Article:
Dems mulling a post-Pelosi future?
posted at 2:01 pm on May 14, 2012 by Ed Morrissey
In a rational world, this headline should have appeared the day after the 2010 midterm elections. For some reason, despite becoming the poster child for Republicans in the race that won them a net gain of 68 seats in the House, House Democrats decided to keep Nancy Pelosi as their caucus leader. They talk a big game in 2012 about taking back control after the 2012 election, but privately they wonder what will come next when Pelosi retires after another loss:
“We’re not a party of ‘young guns,’ ” bemoans one senior party strategist, a reference to the 40-something clique of House GOP leaders—Reps. Eric Cantor of Virginia, Paul Ryan of Wisconsin, and Kevin McCarthy of California.
“Just look at the landscape. There’s a real dearth of talented, dynamic communicators right now in the caucus,” said the source, who requested anonymity in order to speak freely about the leadership. “People are either too liberal, or too conservative … or too old.”
That is debatable; that the triumvirate of House Democratic leaders assuredly is not composed of “young guns” is not.
Pelosi, of California, and Minority Whip Steny Hoyer of Maryland are both 72. Assistant Minority Leader James Clyburn of South Carolina, the highest-ranking African-American member of Congress, is 71. By comparison, Speaker John Boehner of Ohio is 62, Majority Leader Cantor is 48, and Majority Whip McCarthy is 47.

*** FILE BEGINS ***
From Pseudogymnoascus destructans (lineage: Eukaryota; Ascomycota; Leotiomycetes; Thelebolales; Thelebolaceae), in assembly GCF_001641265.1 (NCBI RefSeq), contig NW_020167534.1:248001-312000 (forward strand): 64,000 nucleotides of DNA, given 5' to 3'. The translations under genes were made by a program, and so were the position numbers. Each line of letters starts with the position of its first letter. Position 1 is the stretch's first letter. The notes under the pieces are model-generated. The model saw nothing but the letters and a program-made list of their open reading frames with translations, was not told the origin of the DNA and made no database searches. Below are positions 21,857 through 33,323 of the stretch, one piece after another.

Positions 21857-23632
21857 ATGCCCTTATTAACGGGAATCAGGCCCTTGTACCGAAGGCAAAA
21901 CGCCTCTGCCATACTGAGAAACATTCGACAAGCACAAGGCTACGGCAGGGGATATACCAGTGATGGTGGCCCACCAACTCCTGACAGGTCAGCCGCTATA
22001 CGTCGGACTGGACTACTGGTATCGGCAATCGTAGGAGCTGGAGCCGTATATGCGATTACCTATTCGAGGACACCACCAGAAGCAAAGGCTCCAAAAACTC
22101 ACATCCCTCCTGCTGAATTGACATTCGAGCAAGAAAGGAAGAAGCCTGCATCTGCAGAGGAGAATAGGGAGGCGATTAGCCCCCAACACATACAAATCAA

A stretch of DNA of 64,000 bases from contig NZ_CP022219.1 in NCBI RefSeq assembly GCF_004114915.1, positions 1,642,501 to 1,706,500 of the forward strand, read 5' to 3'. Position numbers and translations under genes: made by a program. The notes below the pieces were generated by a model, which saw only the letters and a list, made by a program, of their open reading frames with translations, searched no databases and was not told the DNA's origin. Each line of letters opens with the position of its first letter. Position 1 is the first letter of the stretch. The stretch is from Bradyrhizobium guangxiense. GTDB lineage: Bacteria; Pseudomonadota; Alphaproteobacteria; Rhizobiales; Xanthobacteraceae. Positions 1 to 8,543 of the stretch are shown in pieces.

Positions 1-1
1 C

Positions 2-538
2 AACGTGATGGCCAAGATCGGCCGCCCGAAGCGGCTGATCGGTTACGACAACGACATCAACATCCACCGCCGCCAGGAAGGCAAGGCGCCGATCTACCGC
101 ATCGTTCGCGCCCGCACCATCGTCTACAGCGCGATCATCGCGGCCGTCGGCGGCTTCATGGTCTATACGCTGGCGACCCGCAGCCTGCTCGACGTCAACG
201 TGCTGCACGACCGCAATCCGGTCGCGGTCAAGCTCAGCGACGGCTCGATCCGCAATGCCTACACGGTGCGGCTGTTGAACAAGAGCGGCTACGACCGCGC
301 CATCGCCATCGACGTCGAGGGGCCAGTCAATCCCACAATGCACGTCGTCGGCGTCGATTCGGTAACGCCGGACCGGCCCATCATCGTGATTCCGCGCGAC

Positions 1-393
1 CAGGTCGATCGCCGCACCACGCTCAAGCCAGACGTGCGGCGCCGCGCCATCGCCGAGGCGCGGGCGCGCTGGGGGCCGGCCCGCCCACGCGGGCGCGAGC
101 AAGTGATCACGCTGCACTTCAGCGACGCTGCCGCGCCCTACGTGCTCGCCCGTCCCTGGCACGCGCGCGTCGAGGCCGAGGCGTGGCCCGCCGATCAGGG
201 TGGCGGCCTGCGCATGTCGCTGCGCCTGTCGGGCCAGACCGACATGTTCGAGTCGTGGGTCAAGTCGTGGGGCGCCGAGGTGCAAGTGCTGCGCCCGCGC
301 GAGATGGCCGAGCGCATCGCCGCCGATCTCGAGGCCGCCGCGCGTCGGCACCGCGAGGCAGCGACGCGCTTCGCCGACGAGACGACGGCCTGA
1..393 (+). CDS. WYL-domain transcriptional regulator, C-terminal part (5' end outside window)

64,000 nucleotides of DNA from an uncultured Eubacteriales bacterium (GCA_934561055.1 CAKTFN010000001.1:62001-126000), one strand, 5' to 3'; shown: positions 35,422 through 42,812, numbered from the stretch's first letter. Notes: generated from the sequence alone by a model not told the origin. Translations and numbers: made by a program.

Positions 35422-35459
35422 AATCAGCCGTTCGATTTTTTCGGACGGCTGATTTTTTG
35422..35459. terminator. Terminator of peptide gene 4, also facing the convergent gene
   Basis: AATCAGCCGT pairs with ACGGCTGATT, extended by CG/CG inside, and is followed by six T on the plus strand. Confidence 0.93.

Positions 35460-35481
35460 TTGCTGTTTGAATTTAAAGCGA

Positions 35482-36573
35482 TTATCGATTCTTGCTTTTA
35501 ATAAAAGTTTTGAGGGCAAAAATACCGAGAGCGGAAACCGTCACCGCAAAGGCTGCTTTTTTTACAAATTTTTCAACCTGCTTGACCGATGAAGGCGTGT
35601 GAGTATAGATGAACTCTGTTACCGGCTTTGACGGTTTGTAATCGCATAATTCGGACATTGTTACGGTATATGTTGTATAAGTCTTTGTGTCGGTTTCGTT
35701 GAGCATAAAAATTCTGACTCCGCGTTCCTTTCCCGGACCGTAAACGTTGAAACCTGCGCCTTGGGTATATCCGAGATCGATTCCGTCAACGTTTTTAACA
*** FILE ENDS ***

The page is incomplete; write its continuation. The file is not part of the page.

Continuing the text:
They have no one to blame but themselves. The massive defeat should have triggered a general house-cleaning (House-cleaning?) in Democratic leadership, the traditional outcome for heavy losses as voters express no confidence in previous leadership. Instead, Pelosi refused to step aside, and Democrats made no concessions to the anger of voters who gave Pelosi’s leadership and majority the boot.
The “real dearth of talented, dynamic communicators” arises from that decision. After all, the other members of the House Democratic caucus had to be good enough communicators to get elected in the first place. Instead of testing some of their bench talent, almost all of whom had won more than one election, they kept their sclerotic, failed leaders in place. That give Democrats no opportunity to see what some of their caucus members might do, and certainly gave voters every indication that they had no regard for their feedback.
Now Democrats want to go back to the voters with the same failed leadership in place and argue for another chance to disgust voters again. Good luck with that message.